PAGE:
Current best method for linking individuals across ASEC samples from consecutive years?

I’m trying to link individuals’ responses across consecutive ASEC samples for every 2-year stretch from 1989 to the present. Some forum answers suggest using CPSIDP as the primary linking variable for consecutive ASEC samples, while others suggest using HRHHID and HRHHID2. Is one of these methods preferable to the other at this time? I’ve tried using CPSIDP, and this generally results in a match rate of about 30-35% between years, after confirming using race, sex, and age (this is after dropping individuals who were part of the ASEC oversample; otherwise the rate would be much lower). Might any other method result in a higher match rate?

A few sub-questions:

  1. Is it possible at this point to link individuals’ ASEC responses across years before 1989? This postfrom last year suggested this capability might be on the way.

  2. Is there any way to link individuals across consecutive ASEC years if they are part of the oversample (and thus have no CPSIDP identifier)?

Thanks much.

We have a relatively new resource page that provides very helpful information for users interested in linking samples in IPUMS CPS. In general, the process you discuss above is correct. First, drop respondents from the ASEC oversample. Then, in order to create an individual panel dataset, use the variables CPSIDP and YEAR as person ID and time variables, respectively. Note that without any survey attrition or household migration the maximum number of households that are able to be linked in ASEC samples across two consecutive years is 50% of the sample.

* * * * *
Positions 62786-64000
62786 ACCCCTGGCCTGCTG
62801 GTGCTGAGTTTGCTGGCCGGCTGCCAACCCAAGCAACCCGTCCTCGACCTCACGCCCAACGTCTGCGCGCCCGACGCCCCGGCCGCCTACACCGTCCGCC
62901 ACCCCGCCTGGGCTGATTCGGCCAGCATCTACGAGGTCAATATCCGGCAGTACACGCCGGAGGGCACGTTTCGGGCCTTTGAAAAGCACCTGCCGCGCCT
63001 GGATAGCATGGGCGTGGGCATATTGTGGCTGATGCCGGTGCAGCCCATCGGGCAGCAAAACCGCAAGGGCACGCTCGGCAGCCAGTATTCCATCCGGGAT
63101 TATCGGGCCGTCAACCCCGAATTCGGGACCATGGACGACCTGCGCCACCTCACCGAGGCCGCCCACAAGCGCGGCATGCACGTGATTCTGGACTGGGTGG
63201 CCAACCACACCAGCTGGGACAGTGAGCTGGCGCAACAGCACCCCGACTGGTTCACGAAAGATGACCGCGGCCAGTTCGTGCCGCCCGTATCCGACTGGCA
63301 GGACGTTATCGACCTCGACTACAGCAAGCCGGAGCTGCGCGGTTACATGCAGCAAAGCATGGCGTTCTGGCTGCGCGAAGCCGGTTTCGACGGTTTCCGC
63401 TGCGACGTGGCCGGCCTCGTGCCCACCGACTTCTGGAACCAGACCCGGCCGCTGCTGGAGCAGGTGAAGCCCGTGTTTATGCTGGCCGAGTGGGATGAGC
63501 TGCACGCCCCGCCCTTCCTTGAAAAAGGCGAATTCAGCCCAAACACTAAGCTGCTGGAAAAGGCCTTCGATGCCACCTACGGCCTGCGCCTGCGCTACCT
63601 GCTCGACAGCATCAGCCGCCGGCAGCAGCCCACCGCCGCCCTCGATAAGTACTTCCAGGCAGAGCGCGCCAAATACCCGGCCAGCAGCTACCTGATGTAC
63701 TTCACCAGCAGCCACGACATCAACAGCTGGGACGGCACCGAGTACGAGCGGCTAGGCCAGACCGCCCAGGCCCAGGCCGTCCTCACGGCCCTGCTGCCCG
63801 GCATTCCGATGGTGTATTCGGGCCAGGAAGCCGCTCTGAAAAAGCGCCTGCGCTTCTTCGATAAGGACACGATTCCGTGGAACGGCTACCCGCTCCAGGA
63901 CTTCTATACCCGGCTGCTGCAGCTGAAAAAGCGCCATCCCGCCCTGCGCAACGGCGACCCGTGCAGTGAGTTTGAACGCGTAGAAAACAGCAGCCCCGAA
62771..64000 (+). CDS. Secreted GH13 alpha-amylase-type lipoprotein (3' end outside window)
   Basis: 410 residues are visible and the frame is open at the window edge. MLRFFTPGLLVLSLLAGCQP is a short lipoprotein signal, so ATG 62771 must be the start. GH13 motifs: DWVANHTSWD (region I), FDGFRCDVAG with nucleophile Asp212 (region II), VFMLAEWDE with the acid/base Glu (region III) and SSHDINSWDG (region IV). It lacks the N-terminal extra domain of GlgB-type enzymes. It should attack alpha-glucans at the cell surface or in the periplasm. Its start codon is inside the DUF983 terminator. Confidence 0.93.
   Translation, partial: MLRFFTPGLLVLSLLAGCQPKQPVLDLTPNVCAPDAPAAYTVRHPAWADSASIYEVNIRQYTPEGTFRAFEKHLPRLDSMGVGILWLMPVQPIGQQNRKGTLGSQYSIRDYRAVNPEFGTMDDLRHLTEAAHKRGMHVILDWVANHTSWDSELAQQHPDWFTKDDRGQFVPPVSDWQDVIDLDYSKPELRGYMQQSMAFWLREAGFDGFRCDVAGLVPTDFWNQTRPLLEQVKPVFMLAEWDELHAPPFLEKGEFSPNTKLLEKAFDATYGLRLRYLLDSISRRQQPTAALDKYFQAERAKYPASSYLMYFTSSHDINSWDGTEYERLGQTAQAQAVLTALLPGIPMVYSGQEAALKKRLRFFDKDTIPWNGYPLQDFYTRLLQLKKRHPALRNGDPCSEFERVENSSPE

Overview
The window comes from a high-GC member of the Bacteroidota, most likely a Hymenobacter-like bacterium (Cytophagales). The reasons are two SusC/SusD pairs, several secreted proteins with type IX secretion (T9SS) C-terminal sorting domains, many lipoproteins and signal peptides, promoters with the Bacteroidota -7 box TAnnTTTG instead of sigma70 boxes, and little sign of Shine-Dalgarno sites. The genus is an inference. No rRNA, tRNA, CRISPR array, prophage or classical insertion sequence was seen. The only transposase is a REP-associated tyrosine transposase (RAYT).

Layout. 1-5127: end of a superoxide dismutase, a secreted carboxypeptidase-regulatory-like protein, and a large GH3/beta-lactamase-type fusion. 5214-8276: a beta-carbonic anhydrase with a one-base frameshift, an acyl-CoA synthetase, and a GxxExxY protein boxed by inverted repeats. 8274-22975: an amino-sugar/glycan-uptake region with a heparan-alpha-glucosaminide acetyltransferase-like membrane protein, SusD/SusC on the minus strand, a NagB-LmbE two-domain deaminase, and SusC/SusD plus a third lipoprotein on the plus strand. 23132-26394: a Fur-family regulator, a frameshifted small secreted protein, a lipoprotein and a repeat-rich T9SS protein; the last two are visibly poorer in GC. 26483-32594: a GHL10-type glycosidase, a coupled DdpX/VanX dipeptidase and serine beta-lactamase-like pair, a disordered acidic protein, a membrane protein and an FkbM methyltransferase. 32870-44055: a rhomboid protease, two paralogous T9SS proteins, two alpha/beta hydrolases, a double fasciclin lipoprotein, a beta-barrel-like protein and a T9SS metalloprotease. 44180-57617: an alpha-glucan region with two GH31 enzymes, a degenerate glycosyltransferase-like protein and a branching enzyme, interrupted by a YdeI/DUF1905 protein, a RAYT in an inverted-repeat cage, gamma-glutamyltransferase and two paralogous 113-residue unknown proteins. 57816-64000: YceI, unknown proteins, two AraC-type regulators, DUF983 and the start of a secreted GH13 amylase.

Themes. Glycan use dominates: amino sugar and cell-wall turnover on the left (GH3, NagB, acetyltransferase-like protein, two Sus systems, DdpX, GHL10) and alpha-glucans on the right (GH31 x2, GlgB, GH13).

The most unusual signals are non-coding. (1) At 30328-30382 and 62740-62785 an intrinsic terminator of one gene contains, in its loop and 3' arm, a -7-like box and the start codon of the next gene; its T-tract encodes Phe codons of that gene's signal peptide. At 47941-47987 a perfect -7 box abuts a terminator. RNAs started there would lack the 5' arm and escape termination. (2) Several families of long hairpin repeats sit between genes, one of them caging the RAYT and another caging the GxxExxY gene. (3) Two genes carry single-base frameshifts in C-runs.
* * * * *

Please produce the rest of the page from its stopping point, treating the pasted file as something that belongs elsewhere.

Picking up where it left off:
Regarding your sub-questions: (1) At the present time CPSIDP is only available in ASEC samples back to 1989. We are working on making this variable available in pre-1989 samples, but this work is not ready for release yet. You can try to replicate the creation of MARBASECIDP and CPSIDP based on the documentation found in this working paper. Based on previous work on this task, we know that you’ll need to prune the ASEC samples for duplicates prior to merging across years and that it is probably a good idea to verify links based on AGE, SEX, and RACE. (2) Unfortunately, there is not a way at the moment to link members of the ASEC oversample across ASEC samples. This is because, to preserve confidentiality, additional precautions were taken that make it difficult to link these individuals.